On the cover of the new Justice League there's some squawk about a "Bold New Era" beginning. Only fifteen issues in, DC surely doesn't mean to imply that they were faking it during the ostentatious New 52 relaunch, right? Well, not quite. But the first story arc, written by Geoff Johns (The Flash) and drawn by Jim Lee (X-Men) often felt like Superman, Batman, and the rest of DC's best were action figures, getting a perfunctory crash-together by bored toddlers.
It was entertaining, pretty- and little else, despite the appearance of alien dictator Darkseid. That said, the more I chomp on this phenomenon, the more I realize the initial Justice League outing was simplified for as large an audience a possible- especially kids and teens who'd seen the recent Batman and Green Lantern films.
But now, with the visual fireworks of artist Ivan Reis in play, this is indeed a different, more fan-friendly League. Reis helped relaunch Aquaman last year, dazzling fans with a Johns-scripted tale of undersea cannibals (that revitalized the hero like never before). Here, we begin a cross-over with that title in which fish are seen leaving the Atlantic Coast in droves. A great opening page, forbidding and atmospheric, that brings us to test missiles blasting off from an aircraft carrier ahead of schedule. They zoom to the bottom of the Atlantic, hitting the fabled spires of Atlantis.
Action, we expected. Next, however, come the Earth-bound displays of personality that make us root for heroes like Superman and Wonder Woman. "Right in this room," says Big Blue, "I thought about giving up Clark Kent completely. But I like being Clark Kent. I like who I am and who my parents were." And, about whether or not to wear a mask, like Batman, there's this incredible line: "I'd rather good people trust me than bad people fear me." This is essential Superman speaking, whom we'd thought lost as the New 52 proceeded apace with endless intergalactic hay-makers.
Not to worry, those of you uninterested in seeing Clark and Diana wear glasses, sip wine, and revel in their anonymity. Once Atlantis counterattacks, hitting Metropolis with a tidal wave (Reis is at his astonishing best here), our heroes zip to the city's defense. Also, the personal is layered throughout the widescreen, as reporter Lois Lane notices that Wonder Woman is awfully quick to Superman's side.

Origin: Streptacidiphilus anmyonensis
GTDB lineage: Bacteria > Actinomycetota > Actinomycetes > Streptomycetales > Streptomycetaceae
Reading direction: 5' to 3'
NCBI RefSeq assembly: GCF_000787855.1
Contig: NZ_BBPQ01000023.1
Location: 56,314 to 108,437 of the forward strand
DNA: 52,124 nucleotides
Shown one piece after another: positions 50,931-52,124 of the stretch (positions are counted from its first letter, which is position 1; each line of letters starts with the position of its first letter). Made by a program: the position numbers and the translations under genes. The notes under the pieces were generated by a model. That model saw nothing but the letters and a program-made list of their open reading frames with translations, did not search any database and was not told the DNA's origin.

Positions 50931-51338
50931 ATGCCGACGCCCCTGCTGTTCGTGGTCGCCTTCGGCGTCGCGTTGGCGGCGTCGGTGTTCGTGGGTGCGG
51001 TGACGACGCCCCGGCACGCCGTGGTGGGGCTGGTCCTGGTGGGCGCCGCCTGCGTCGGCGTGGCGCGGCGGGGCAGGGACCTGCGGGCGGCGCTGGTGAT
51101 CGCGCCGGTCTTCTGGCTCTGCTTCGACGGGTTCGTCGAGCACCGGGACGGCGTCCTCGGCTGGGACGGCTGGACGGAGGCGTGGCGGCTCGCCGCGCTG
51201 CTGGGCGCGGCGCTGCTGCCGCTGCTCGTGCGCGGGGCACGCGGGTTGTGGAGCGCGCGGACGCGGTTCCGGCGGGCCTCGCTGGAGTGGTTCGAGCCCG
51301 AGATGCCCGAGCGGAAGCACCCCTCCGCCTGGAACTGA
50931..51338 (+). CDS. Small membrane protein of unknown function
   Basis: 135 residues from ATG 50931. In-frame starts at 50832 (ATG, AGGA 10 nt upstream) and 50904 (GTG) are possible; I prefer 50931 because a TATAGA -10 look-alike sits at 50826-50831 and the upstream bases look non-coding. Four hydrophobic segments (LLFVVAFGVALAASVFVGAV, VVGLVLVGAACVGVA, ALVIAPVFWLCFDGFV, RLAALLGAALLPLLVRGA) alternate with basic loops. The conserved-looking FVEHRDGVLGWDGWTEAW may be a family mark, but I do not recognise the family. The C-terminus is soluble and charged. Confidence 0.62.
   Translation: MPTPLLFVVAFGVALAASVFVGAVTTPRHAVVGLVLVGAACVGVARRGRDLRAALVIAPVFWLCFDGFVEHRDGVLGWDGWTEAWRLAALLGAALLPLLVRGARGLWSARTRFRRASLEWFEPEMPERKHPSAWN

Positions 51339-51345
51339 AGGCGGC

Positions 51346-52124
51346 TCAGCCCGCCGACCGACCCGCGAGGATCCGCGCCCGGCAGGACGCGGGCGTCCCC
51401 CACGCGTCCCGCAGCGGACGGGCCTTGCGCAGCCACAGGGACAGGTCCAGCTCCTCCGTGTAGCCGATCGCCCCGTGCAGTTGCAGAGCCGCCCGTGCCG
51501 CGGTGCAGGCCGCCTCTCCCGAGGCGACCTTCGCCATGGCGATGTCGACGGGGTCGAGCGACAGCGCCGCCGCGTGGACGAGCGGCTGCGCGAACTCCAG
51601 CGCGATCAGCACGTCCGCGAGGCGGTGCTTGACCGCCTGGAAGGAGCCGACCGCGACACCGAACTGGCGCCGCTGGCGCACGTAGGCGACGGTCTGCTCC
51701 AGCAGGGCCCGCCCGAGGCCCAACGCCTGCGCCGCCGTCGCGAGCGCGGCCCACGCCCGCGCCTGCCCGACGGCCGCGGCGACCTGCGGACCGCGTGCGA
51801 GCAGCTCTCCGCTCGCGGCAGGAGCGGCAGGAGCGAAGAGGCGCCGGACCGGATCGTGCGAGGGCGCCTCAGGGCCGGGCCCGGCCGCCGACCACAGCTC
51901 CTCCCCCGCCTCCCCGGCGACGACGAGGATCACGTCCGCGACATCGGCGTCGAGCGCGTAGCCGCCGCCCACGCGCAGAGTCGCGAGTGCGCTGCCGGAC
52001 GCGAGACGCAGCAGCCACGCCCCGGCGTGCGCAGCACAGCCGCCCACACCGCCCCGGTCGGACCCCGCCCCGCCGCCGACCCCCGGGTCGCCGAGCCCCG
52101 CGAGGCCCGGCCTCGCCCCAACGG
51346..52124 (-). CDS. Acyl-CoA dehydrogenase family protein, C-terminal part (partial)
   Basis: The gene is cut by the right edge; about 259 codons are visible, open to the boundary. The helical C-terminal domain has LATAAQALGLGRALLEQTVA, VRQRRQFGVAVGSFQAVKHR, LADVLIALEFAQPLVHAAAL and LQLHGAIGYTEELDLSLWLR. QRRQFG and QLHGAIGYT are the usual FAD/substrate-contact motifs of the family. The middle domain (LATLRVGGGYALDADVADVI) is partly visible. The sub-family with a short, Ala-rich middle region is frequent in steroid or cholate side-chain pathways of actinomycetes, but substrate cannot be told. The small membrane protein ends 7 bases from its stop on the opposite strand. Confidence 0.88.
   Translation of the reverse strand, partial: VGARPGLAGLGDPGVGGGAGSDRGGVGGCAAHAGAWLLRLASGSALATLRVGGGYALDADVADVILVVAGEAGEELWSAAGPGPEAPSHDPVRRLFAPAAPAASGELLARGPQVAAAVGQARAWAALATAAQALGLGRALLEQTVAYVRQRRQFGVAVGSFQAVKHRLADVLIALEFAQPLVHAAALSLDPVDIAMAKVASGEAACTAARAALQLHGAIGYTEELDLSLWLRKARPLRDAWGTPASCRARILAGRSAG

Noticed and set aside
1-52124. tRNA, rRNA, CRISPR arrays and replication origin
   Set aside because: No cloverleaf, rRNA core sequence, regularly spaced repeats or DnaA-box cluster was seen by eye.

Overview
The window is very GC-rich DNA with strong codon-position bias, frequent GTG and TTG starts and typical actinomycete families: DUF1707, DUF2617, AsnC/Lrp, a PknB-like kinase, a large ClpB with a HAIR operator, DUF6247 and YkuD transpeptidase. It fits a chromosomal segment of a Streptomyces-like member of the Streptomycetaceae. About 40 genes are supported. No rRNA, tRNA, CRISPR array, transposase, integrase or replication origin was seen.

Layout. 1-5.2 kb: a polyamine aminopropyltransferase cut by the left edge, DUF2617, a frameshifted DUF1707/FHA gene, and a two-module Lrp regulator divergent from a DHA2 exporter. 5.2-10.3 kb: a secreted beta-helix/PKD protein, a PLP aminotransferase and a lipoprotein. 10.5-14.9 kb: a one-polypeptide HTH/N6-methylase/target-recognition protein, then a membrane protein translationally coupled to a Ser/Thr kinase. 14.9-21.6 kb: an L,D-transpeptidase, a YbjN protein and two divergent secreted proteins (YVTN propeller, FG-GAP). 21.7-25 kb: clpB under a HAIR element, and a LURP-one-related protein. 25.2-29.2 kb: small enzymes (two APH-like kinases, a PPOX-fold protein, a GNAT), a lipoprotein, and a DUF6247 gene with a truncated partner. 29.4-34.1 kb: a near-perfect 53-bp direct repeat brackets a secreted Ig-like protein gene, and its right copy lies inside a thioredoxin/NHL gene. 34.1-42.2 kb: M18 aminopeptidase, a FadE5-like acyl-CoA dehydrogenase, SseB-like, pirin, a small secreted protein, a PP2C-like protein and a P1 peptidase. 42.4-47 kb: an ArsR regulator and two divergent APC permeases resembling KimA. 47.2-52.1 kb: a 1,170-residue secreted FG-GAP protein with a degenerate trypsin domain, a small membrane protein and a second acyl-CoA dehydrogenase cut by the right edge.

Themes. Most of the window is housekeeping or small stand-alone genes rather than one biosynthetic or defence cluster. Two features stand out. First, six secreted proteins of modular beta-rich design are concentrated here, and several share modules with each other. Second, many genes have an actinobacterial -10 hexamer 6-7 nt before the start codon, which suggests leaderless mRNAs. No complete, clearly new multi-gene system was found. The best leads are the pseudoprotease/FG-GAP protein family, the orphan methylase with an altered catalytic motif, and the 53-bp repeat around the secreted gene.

Even the minor scene where Batman chases and disarms the Scarecrow's thugs (in boats, under the Gotham Bridge) is beautiful. Reis, who years ago polished his muscular style on the brightly-lit Green Lantern, seems particularly thrilled to draw the Caped Crusader. Fighting for just a few panels, he's as acrobatic as he is unholy. Then Aquaman intervenes, and we overhear a few cops try to bring him into their squalid little locker room: "Oh, yeah, sure. He's got an Aqua-Signal that throws fifty pounds of fish food into the bay whenever a sailboat capsizes." Yet when his ravishing wife Mera arrives, they haven't much to say. "Speechless?" she inquires, "Or just a little wet, I guess."
This first issue of "Throne of Atlantis" leads directly into Aquaman, also out this week and welcoming new series artist Paul Pelletier (She-Hulk). We learn that Prince Arthur himself wrote up the plan of attack that his brother now uses against the entire East Coast. In Johns' hands this premise captivates, though it owes much to Mark Waid's 2000 JLA story "Tower of Babel." More than likely, the heavyweight scribe is well aware of this. He might even be teasing us, chumming the water so we sink our teeth in.